One step closer of us being in the matrix.

Time to take the pill.

So on one hand we have a situation where parents are complaining their players are sitting on the bench because the coach picked up older guys from the portal and then on the other hand we have parents stating players do not want to go play summer ball because it's not something they want to do but the coach is forcing them to do it.

What happened to the player going away and playing like an all star and proving to the coach he deserves to get off the bench and be in the line up?

I think that CBI hit the nail on the head. Coach is making a player go away instead of sitting on his butt all summer playing video games.

Why not talk to the coach about a plan for an alternative and see what happens. 

@TPM posted:

So on one hand we have a situation where parents are complaining their players are sitting on the bench because the coach picked up older guys from the portal and then on the other hand we have parents stating players do not want to go play summer ball because it's not something they want to do but the coach is forcing them to do it.

What happened to the player going away and playing like an all star and proving to the coach he deserves to get off the bench and be in the line up?

I think that CBI hit the nail on the head. Coach is making a player go away instead of sitting on his butt all summer playing video games.

Why not talk to the coach about a plan for an alternative and see what happens.

@TPM  IMHO, I think we thought very simple, we wanted to compete, we wanted to win, more important we liked the social component of play baseball.

Playing all day, 7 on 7 (Pitcher, catcher, 3 infielders, 2 outfielders), no coaches or played a game of fungo.

The game always got contentious with balls and strikes in the last inning because the batter stayed at the plate until he got the perfect pitch.

There were a lot of fights at the end of these games and then we came back the next day to do it again.

@TPM posted:

So on one hand we have a situation where parents are complaining their players are sitting on the bench because the coach picked up older guys from the portal and then on the other hand we have parents stating players do not want to go play summer ball because it's not something they want to do but the coach is forcing them to do it.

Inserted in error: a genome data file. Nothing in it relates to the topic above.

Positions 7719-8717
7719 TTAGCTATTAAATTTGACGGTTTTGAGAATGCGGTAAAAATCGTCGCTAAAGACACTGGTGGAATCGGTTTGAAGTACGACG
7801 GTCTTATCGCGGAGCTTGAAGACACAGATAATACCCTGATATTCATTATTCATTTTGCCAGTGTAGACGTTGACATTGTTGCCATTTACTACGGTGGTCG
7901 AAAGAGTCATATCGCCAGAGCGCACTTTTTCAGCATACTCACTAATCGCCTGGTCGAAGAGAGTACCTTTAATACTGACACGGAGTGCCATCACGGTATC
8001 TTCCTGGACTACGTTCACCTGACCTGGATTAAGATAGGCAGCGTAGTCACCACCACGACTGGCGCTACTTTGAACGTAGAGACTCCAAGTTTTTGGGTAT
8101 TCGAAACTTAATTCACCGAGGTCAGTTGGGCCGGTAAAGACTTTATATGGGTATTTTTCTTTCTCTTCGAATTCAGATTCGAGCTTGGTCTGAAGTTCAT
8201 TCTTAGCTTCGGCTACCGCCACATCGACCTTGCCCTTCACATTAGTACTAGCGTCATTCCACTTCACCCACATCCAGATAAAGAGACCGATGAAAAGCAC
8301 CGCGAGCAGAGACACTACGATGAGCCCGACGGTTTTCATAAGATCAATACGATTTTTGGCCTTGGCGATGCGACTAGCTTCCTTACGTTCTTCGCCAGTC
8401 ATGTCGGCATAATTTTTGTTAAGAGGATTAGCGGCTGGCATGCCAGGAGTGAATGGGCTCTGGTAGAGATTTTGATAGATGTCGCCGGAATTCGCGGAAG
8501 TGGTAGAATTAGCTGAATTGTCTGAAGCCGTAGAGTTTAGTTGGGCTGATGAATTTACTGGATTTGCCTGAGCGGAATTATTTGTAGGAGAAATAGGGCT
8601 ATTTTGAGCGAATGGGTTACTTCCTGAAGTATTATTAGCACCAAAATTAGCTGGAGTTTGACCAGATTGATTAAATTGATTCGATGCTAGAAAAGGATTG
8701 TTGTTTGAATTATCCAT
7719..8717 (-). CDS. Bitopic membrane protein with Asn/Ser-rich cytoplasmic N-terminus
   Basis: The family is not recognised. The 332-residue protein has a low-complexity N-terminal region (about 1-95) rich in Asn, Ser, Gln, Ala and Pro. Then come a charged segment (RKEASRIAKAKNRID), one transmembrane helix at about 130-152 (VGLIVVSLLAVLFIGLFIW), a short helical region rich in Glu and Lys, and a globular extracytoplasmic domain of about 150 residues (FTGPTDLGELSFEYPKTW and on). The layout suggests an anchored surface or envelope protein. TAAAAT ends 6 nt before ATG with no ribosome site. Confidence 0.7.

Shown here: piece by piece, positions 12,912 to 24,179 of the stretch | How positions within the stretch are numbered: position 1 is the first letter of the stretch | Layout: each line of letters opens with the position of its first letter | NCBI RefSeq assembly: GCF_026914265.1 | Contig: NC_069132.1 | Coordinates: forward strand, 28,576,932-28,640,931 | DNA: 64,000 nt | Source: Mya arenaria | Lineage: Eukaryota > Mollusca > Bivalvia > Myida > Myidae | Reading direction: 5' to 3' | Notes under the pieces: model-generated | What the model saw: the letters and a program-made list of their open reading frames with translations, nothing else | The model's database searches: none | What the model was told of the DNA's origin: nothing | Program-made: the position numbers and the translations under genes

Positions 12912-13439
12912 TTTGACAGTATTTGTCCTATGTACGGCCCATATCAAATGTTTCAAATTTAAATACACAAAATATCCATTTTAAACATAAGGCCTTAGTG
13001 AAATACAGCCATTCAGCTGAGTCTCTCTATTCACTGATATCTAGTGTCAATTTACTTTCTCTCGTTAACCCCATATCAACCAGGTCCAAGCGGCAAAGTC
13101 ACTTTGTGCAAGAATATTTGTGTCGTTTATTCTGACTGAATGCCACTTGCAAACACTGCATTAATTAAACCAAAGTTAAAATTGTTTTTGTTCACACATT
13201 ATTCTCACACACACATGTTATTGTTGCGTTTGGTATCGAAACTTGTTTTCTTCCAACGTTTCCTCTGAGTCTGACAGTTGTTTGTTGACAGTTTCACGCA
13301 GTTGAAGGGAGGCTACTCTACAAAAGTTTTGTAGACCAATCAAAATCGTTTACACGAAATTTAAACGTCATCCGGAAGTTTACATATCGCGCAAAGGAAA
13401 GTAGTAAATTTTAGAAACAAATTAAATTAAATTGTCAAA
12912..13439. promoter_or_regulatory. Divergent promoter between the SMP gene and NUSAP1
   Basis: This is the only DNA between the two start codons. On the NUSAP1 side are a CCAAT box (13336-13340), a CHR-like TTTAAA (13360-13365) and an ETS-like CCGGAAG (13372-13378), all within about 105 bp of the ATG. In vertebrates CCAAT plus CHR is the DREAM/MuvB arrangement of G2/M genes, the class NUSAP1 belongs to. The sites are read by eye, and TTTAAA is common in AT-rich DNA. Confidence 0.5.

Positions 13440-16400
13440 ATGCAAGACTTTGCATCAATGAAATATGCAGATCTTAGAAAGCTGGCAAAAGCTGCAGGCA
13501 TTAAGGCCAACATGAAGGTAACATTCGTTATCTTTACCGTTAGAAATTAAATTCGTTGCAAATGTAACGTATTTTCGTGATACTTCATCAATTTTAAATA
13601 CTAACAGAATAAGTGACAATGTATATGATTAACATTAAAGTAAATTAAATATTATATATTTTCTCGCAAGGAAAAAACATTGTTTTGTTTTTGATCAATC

What happened to the player going away and playing like an all star and proving to the coach he deserves to get off the bench and be in the line up?

I think that CBI hit the nail on the head. Coach is making a player go away instead of sitting on his butt all summer playing video games.

Why not talk to the coach about a plan for an alternative and see what happens.

I don't think it's that they do not want to play summer ball, because you are right.  If you are playing baseball in college, you should have no excuse not to be playing over the summer, except for the obvious reasons.  With collegiate leagues, amateur leagues,  etc. there should be a place for everyone to play.  If you are a kid playing college baseball and you think sitting at home all summer playing video games is going to get you anywhere, then you deserve to be sitting on that bench!

I think the points being made are that with the changing times there might need to be some changes to some of these college leagues as well.   

1.  From what I understand, years ago there used to be just a handful of college summer leagues and if you were chosen to play on one of them, you were a possible draft pick or at the very least a top player in your program.  So playing in one of those leagues was a huge deal!  Now with so many more leagues (businesses) starting, there is pretty much a spot for anyone who wants to go that route so is it still such an elite situation?  Maybe for the few top programs.  Correct me if I am wrong, but there probably weren't any D3 players playing in the NWL a few years ago and now by the end of the season, there are a lot of them!  Again, correct me if I am wrong.  Just trying to understand.